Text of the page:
Duvets may be bulky, but most are quite simple to wash. If your duvet is looking tatty or smelling dusty, read on for our guide on how to clean a duvet, easily and effectively.
According to experts, we spend a third of our lives in bed. And even though we regularly wash and change our sheets and bedding, we often neglect our trusted duvet. In fact, the duvet is the perfect breeding ground for dust mites and plenty of other forms of bacteria collected during our sleep. While it seems like such a bothersome chore to clean a bulky item, it’s actually not as tricky as it might seem. Maintaining your duvet correctly also prolongs its lifespan (great news if you've invested in one of the best duvets around).
If you're doing a proper spring clean, why not clean your mattress while you’re at it? Have a read of our how to clean a mattress for some great tips. Or if you want to upgrade your bed completely, head to our best mattress guide for our top picks.
But if you just want to refresh your duvet, follow our simple steps to make it nice and hygienic.
How often should you wash a duvet?
You should wash your duvet once every six months, or once a year at the longest. Even if you're washing your sheets regularly, your duvet will harbour dust mites and bacteria, so it's important to include that in your cleaning cycle too. If you suffer from allergies, you might want to consider washing it every few months (here's some tips on choosing the best duvet for allergies).
1. Remove the duvet cover
This may seem fairly obvious, but it isn’t wise to cut corners by washing the duvet inside the cover. Duvets often have special care requirements and so wash separately to get a more effective clean.
2. Repair any weak spots and treat strains
Duvets can be prone to wear and tear over years, so it’s best to sew any teared seams before washing, to avoid further damage in the washing machine. It’s also advisable to isolate any stains on duvets to ensure a thorough clean. Shake any loose feathers away before treating with a good stain remover (or use baking soda).
3. Check the care label carefully
Different types of duvet need their own care so it’s important you read the labels. Firstly, find out whether your duvet is machine washable or if it needs dry cleaning. Many duvets can be washed in the washing machine, but the particulars will vary from product to product, will largely depending on the kind of duvet stuffing you have.
You want to go by the official instructions on the care label (or check the manufacturer brand's website), but there are certain rules of thumb you can expect. Feather and down duvets are best washed at a delicate setting on a low temperature with no spin cycle. This is to avoid flattening the feathers and ending up with a flat duvet! Most synthetic duvets also require a warm gentle cycle of no more than 30 degrees because of the delicate threading. You can usually use a normal spin cycle with these. If the care label permits it, washing at 60C is the only reliable way to get rid of dust mites, although washing at lower temps can help dissolve the droppings that cause most allergy-sufferers' symptoms.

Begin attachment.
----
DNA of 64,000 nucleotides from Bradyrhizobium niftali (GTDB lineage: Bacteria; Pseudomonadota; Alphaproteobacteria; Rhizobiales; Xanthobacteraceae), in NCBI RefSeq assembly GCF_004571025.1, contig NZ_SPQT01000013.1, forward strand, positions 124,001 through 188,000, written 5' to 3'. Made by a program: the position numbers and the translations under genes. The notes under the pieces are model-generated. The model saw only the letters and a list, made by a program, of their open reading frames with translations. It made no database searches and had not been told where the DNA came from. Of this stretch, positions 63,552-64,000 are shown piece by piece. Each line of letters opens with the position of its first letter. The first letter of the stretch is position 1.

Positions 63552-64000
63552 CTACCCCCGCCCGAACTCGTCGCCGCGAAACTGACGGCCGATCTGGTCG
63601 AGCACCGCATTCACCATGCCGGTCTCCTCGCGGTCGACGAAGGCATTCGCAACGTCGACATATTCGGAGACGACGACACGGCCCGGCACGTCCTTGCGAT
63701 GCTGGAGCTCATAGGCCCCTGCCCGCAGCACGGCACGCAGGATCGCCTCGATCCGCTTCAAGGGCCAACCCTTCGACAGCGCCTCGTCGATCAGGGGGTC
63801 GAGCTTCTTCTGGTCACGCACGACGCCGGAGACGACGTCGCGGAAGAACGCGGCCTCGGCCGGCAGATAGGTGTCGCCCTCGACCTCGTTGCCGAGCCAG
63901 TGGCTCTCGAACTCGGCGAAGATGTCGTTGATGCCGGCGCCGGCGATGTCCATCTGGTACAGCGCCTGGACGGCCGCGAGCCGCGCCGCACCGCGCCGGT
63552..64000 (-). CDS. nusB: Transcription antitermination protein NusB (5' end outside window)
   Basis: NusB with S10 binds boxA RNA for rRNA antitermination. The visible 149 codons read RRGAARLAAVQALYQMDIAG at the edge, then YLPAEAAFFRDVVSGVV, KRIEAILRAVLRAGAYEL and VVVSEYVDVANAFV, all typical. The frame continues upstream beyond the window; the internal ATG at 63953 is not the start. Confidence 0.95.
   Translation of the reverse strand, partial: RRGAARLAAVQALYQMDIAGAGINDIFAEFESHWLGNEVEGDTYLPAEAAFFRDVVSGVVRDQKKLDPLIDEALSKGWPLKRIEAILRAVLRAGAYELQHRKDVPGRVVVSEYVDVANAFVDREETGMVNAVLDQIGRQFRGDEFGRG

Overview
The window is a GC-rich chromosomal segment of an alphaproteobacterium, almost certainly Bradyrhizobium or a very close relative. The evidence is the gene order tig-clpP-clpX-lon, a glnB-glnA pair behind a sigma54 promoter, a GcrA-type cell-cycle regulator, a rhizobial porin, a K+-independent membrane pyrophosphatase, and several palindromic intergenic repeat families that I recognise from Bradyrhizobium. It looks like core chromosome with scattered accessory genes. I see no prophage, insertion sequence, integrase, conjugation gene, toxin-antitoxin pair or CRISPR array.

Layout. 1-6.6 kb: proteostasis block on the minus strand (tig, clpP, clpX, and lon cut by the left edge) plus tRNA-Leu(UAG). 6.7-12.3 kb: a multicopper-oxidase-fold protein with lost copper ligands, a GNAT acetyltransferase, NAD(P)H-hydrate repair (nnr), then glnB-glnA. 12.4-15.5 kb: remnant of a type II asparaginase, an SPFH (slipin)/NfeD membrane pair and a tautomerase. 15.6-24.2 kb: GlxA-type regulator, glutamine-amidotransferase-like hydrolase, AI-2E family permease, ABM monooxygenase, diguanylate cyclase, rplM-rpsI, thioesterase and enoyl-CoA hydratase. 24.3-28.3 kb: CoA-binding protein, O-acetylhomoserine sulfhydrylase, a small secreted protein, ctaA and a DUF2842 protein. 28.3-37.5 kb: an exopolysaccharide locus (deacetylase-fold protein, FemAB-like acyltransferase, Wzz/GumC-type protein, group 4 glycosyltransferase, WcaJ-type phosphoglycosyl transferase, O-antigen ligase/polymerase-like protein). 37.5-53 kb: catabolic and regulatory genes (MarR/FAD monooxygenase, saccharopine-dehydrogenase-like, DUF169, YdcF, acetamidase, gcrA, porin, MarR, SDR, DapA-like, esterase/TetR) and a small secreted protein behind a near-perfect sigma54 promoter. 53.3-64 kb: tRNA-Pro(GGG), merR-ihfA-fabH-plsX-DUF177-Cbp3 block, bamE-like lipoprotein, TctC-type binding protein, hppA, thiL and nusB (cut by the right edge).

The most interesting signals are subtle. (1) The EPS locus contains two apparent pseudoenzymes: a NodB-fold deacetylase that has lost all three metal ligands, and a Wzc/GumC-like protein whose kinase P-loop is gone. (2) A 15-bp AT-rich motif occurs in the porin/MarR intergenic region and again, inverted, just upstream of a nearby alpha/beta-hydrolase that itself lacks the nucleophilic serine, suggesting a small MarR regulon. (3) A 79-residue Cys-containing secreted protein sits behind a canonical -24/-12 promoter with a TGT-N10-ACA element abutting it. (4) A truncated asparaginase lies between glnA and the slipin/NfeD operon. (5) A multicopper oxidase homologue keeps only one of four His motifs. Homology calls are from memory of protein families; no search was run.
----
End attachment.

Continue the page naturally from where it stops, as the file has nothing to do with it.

4. Don't overstuff your washing machine
Before you stuff your duvet into your machine, ensure it will fit nicely. Most 7kg capacity machines can usually accommodate a 10-tog double. The best way to load it in is to fold it in half, slowly spreading out the weight. The duvet needs sufficient space to tumble around the drum. If there isn't enough room in your washing machine, take the duvet to a launderette where there are bigger machines. You don’t want to risk damaging your washing machine, which will be more costly!
5. Use the right washing powder
Harsh washing detergents can strip the down filling of its natural oils and fibers so use a natural powder or a non-biological detergent (without enzymes). Only use a small amount of washing powder, and it’s advisable to run through two rinse cycles to make sure all the soapy suds have been removed. Also, avoid using a fabric conditioner for down duvets as this will seep into the fabric and make it less fluffy.
6. Dry thoroughly before you put back onto bed
If you have a tumble-dryer, the duvet can be dried on a low heat (again, check the label to make doubly-sure it's suitable for your particular duvet though). A tip is to use dryer balls inside the machine to help 'beat’ the duvet to prevent clumps forming. If you don't have dryer balls, remove the duvet every 30 minutes to shake out during the cycle. Continue this until your duvet is completely dry.
On the other hand, feather and down duvets are not suitable for tumble drying so can be hung out to air dry. Bear in mind, duvets take a longer time to dry depending on size, so make sure it’s completely dry before putting it back onto the bed.
7. Never iron a duvet
Even if it looks terribly creased, never iron a duvet. The high heat from the iron will damage the fabric and filling inside which will ruin your beloved duvet. Once the cover is on nobody will ever notice, plus it’s one less thing to iron!